Sc53: Aboard the vessel, reporters are relaying the success of the Destroyer, and also reporting Serizawa's death. Ogata and Emiko are left in tears at Akihiko's choosing death, as they both respected him immensely.
Ogata offers that he and Emiko can be happy together now, but neither one of them seem to believe it, leaving us to wonder if this may have broken the relationship.
At the side of the ship, everyone gathers to pray for Serizawa. Steve offers that though the loss of a great man was heart-breaking, the entire world could live again.
Except we hear booming footsteps under 'The End'.
The Good: The sound design from Godzilla's roar, to the booming footfalls, to the fires crackling, to the soundtrack ... all of it gets a kudo.
In fact, I'm giving a special kudo just for the music! The themes and the ambiant soundtrack is amazing, and I loved that the final denouement is handled with a somber tune, instead of a raucous fanfare.
A strength of the film, is that it isn't treated like a 'monster movie', or a natural disaster spectacle. The mood remains serious and somber, and the music reinforces this as appropriate -- including when the good guys win.
I like when we're looking on Japanese characters speaking to one another, and there isn't subtitles for us. We'll only understand the jist of the conversation, unless another character reveals the details by either being Steve Martin's voiceover, or being the translator.
I loved Godzilla's first foray into the outskirts of Tokyo, and then the main destruction, including some actually emotionally affecting scenes as Godzilla lays waste to the city.
I really, really liked Serizawa being so worried that his Oxygen Destroyer could be recreated, that he chooses suicide with its only use over risking his being convinced to share its secrets later. And it also reinforced the surprisingly serious and moody feel of the ending.
The Bad: The decision to have Steve Martin's contact in Japan as Dr. Serizawa - an old friend - and then have ZERO scenes of them interacting was stupid. A tiny re-write of Steve being a family freind of the Yamanes was all that was needed.
There is the model work that is a bit too obvious. Model Boats playing massive ships in a water tank doesn't work. They simply can't be given the appearance of mass they need on water to be convincing. The planes are also very problematic due to the close ups that reveal all of the wires far too clearly for suspension of disbelief to remain intact. And, oh dear, that destroyed expedition helicoptor....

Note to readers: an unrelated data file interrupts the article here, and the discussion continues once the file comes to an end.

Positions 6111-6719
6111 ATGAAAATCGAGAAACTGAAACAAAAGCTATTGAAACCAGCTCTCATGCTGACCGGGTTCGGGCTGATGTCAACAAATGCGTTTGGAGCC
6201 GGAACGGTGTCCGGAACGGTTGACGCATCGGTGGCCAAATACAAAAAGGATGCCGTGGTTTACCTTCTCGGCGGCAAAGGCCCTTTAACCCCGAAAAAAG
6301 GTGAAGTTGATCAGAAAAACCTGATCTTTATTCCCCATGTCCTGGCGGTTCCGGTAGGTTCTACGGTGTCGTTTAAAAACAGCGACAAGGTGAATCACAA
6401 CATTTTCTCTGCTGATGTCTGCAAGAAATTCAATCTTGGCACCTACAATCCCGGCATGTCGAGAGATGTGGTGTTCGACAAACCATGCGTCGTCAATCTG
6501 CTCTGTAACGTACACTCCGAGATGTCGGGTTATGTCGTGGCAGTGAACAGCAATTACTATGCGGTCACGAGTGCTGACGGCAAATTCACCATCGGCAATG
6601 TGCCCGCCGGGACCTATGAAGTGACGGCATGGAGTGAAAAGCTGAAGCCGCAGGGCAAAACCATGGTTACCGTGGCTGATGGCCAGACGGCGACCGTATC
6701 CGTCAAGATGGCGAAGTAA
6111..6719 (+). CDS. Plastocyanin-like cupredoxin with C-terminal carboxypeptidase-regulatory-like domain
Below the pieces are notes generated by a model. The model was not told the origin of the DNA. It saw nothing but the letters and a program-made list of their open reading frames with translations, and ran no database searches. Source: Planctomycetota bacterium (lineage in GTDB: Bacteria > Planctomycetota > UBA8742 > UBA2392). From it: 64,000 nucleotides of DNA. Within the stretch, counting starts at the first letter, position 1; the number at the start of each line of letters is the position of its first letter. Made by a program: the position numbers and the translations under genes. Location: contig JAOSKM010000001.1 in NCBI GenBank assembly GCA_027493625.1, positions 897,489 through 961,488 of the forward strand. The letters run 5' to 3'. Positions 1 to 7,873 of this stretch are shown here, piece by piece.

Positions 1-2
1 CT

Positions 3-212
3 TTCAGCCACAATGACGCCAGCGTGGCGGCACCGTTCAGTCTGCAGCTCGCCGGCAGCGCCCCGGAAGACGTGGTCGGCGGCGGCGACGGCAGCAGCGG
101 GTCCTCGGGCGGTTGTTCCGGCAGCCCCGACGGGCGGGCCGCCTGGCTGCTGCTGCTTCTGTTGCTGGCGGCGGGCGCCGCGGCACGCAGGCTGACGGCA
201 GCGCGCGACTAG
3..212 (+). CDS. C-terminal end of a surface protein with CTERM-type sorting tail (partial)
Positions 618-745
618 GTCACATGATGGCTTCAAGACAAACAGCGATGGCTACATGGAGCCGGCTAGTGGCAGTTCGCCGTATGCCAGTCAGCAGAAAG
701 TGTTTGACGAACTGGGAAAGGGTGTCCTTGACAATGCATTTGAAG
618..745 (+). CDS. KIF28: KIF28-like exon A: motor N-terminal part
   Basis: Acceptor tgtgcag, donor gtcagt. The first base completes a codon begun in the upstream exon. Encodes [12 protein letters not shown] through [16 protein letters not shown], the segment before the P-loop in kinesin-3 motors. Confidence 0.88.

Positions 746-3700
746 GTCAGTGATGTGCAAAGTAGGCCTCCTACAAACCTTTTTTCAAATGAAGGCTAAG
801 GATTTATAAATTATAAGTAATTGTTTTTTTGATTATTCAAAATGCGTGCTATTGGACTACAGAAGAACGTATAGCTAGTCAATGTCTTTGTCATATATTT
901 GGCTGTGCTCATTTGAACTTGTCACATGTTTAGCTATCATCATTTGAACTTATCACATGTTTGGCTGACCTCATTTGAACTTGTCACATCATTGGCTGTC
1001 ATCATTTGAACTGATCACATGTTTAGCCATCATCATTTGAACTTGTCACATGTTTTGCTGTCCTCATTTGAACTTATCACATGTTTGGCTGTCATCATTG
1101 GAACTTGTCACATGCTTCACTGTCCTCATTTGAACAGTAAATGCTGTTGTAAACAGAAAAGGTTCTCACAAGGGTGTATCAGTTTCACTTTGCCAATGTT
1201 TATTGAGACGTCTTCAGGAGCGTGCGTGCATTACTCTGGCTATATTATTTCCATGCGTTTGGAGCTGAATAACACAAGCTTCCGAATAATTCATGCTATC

The monster puppetry is really problematic in far too many shots.
The use of radiation here is pretty lacklustre. It keeps being shown that Godzilla leaves traces of radiation wherever he goes, but NOBODY seems to take any risk seriously. This is especially egregious by Dr. Yamane handling radioactive objects without gloves, including sifting through contaminated water - even after he's been warned of the danger.
Why the day-for-night just for artillery inserts? Why?
Other Thoughts: So, ordinarily and to some extent here, Americanizing foreign films bugs me because it implies that I am too simple minded to enjoy a good story if there isn't a white person involved. It's insulting. But, considering that foreign films had so much trouble being distributed here for so long, I can appreciate that some reworking had to be done. I could accept the dubbing. My issue is still that a white guy had to be shoehorned in so that we stupid Americans would have somebody to identify with. Again, this is insulting. I'm also ambivalent about how much of the underlying commentary on the nuclear destruction wrought during WWII had to be trimmed/obscured -- I don't know if it was really necessary, or if audiences really would've rebelled on seeing anything remotely questioning the necessity of leveling two cities with nuclear weaponry. There are still arguments about how needed it was in order to conclude the war - but at least we can discuss it freely. Perhaps in the 50's, it was too soon. With all of that rambling, I found that this Americanization was done with care and that it is a good example of the practice.
I'm going to give a mixed bag to the acting, but I think this may be largely due to the dubbing. There a few places where Momoko as Emiko overdramatizes (especially when she first sees the Oxygen Destroyer at work in a fish tank), but otherwise, I don't see any bad acting going on. And, I liked the reaction shot of Ren as Seiji watching Tokyo burn, especially.
I'm not going to put it in the bad, but Dr. Yunaga's place in the story is also a bit clumsy. Making him another friend of Steve's from previous visits would've made him constantly tagging along with Steve when a translator is needed make much more sense. In fact, now that I'm considering it, Steve mentioned that his Japanese was rusty, so Yunaga should've been working for Steve's news agency, and been there to assist him/work together with him to report this story. Or... simply have Steve know Japanese well enough to not need a tagalong. Or have Emiko play translator. This inserted character is weirdly used.
I have a minor objection to all of the Japanese characters using 'Godzilla', but especially the Odo/Oto islanders. They should've been able to use Gojira, and have Steve (or his editor would be even better) dub the creature Godzilla after it's seen to give it 'more grandeur'.
I'm not going to put it in the bad, but Ogata's place in the story is also... 'off'... I guess. He is supposed to be in the navy, but except for the trip to Odo/Ota, we NEVER see him doing anything official during the crisis. He's all about hanging around Emiko and waiting for her to tell everybody else that her engagement is off.
The Score: I absolutely enjoy this version of Godzilla. More than the original? Of course not, Steve gets a bit repetitious and unnecessary in some spots and the original has details that didn't make it in here. Clearly, the original is superior. But this film isn't at all badly done for what it is. And it retains enough of the feel from the original that it comes across as being approached with care and respect, instead of being butchered for the American market.
3.75 out of 5 stars (but I did consider giving it a 4, and am not sure that I shouldn't have)